'Cybersecurity is one of the most critical issues of our time...it is a global issue, demanding a truly global approach and it is therefore gratifying to see and to be part of this growing coalition against cyber-threats worldwide. The collaboration with IMPACT complements our efforts in strengthening cyber security and we look forward to expanding the cooperation between governments, the private sector and educational institutions.' said Dr Hamadoun Touré, ITU Secretary-General in the press release.

In a nutshell, Dr Toure’s sentiments echo the general security strategy states are adopting in securing their cyberspace. A tripartite partnership is crucial in ensuring that cyber security is achieved for all stakeholders. However, other non-state actors such as civil society organisations, NGOs and individuals are also consumers of information and technology and appear to have been left out of the mainstream cyber security discourse. Security, regardless of its different permutations, should be achieved for all in line with the notion of human security. After all, in the information age, information is the basic commodity. In the public domain, access to information delineates the line between the information-poor and the information-rich. On the extreme end of the continuum of an information society, the information-rich person makes decisions which are better informed while at the opposite end, the information-poor person is further alienated and isolated. The lack of information may prove to be detrimental especially in an information-based knowledge economy.

Therefore, set against the increasing securitisation of cyberspace, the unintended consequences of a global coalition against cyber terrorism and cyber crime may leave the information-poor person or society increasingly vulnerable as access to information becomes more of a commercial and security concern rather than basic human rights entitlement.

Thus, it is imperative that the formulation of international or national security frameworks on cyber security should include civil society organisations and NGOs in addition to the private sector and educational institutions. The bigger challenge, following this ‘expanded’ framework, is to strike a balance between national security, commercial interests and human security.

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Backus, Michiel, ‘E-governance in Developing Countries’, Research Report, International Institute for Communication and Development, No. 3, april 2001. Available at <http://www.ftpiicd.org/files/research/reports/report3.pdf>.

Bennett, Colin J., ‘Cookies, web bugs, webcams and cue cats: Patterns of surveillance on the world wide web’, Ethics and Information Technology, vol. 3, no. 3, 2001, pp. 197-210.

CyberCrime Law website, 2009. Available at <http://www.cybercrimelaw.net>.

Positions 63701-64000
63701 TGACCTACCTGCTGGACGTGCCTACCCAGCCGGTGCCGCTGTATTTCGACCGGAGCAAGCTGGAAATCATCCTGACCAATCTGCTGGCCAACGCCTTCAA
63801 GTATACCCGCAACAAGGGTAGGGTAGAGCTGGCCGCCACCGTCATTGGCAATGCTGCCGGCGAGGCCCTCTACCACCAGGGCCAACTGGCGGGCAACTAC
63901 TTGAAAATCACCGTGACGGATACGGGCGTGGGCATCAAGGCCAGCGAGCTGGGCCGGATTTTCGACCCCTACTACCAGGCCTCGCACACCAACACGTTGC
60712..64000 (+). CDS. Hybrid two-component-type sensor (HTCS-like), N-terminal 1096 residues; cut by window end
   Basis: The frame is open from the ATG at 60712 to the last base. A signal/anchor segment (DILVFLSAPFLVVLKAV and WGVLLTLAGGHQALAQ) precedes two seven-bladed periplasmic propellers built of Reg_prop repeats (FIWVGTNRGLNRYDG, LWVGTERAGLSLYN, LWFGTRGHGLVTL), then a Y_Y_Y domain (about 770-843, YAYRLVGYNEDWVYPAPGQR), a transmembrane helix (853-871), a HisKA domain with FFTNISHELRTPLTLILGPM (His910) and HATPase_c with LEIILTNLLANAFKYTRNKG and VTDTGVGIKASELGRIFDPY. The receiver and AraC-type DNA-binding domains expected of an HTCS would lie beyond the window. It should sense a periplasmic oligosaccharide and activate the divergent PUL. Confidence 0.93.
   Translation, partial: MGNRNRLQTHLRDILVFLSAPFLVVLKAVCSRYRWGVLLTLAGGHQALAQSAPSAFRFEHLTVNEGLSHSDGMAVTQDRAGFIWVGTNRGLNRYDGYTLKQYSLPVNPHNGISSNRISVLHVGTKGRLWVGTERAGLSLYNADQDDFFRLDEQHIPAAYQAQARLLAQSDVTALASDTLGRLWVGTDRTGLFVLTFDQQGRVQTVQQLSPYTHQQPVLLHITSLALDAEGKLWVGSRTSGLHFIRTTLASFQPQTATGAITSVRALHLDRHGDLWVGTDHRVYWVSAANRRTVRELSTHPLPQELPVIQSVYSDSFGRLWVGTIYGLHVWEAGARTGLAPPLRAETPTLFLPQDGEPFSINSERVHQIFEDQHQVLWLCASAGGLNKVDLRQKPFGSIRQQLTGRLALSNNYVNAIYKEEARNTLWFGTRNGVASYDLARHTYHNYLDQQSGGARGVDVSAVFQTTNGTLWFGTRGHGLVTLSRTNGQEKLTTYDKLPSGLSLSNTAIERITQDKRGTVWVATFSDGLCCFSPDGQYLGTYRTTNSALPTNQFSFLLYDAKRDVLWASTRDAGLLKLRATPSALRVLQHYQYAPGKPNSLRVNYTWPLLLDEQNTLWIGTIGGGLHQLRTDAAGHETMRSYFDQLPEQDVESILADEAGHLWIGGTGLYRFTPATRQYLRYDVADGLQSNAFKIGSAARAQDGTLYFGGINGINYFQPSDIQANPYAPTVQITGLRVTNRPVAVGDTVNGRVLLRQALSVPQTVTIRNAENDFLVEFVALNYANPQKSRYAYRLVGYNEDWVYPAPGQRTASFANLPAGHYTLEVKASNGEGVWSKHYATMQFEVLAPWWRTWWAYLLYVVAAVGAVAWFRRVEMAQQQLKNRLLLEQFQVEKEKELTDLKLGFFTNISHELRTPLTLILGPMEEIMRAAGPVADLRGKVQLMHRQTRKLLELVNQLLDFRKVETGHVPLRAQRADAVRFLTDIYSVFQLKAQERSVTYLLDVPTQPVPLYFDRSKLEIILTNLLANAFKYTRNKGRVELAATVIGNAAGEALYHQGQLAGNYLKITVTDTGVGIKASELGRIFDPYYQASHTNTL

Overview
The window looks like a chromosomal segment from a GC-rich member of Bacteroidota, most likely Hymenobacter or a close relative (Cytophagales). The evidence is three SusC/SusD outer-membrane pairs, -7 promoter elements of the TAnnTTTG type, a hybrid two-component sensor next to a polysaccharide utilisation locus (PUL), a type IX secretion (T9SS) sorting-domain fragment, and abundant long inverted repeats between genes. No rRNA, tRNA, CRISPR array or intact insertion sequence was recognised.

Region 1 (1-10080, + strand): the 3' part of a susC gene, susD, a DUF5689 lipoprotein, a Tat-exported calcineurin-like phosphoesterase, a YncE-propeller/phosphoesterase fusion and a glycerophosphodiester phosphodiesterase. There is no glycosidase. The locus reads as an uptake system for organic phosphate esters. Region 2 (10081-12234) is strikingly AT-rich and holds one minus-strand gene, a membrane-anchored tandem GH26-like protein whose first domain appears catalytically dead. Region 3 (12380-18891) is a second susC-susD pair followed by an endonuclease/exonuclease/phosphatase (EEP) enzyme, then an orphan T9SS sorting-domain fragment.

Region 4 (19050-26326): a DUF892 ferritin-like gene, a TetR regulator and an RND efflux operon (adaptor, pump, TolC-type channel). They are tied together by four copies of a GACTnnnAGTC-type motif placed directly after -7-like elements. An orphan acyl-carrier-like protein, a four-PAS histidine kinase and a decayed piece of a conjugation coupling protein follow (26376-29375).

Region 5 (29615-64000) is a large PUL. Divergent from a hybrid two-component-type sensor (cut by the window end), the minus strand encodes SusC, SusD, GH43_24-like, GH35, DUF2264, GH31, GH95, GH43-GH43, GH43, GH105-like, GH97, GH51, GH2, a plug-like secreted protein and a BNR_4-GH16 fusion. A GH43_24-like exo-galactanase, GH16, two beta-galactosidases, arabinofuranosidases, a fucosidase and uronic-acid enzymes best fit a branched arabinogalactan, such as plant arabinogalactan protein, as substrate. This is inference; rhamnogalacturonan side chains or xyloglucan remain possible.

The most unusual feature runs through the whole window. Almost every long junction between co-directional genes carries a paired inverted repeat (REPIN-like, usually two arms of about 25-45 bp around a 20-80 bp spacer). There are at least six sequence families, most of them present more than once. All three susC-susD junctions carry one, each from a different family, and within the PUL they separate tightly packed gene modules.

Fox, Richard, ‘Someone to watch over us: Back to the panopticon?’ Criminal Justice, vol. 1, no. 3, 2001, pp. 251-76.

Google, Google AdSense, 2009. Available at <http://www.google.com/services/adsense_tour/index.html>.

Haggart, Kelly, ‘Civil Society Must Get Up to Speed on Cyber Security, Watchdog Warns’, The International Development Research Center, July 2009. Available at <http://www.idrc.ca/en/ev-142823-201-1-DO_TOPIC.html>.

Haywood, Andrew, Politics, Hampshire: Palgrave Macmillan, 2002.

‘ITU’s Global Cybersecurity Agenda housed in new centre in Malaysia: IMPACT headquarters in Cyberjaya o focus on strengthening network security’, Press Release, International Telecommunication Union, March 2009. Available at <http://www.itu.int/newsroom/press_releases/2009/08.html>.

Jaeger, Paul T., ‘Deliberative democracy and the conceptual foundations of electronic government’, Government Information Quarterly 22, 2005, pp. 702-19.

Nissenbaum, Helen,  ‘Where computer security meets national security’, Ethics and Information Technology 7, 2005, pp. 61-73.

‘Online politics reserved for the rich’, BBC News, 2 September 2009. Available at <http://news.bbc.co.uk/2/hi/technology/8233908.stm>.

Parent, Michael, Christine A. Vandebeek, and Andrew C. Gemino, ‘Building citizen trust through e-government’, Government Information Quarterly 22, 2005, pp. 720-36.

Risen, James, and Eric Lichtblau, The New York Times Global Edition, 16 April 2009. Available at <http://www.nytimes.com/2009/04/17/us/politics/17cyber.html>.

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About Us
The Centre for Non-Traditional Security Studies is a research centre of the S. Rajaratnam School of International Studies, Nanyang Technological University, Singapore. Please visit the Centre’s website at www.rsis.edu.sg/nts/home.html, for more information or email us at NTS_Centre@ntu.edu.sg.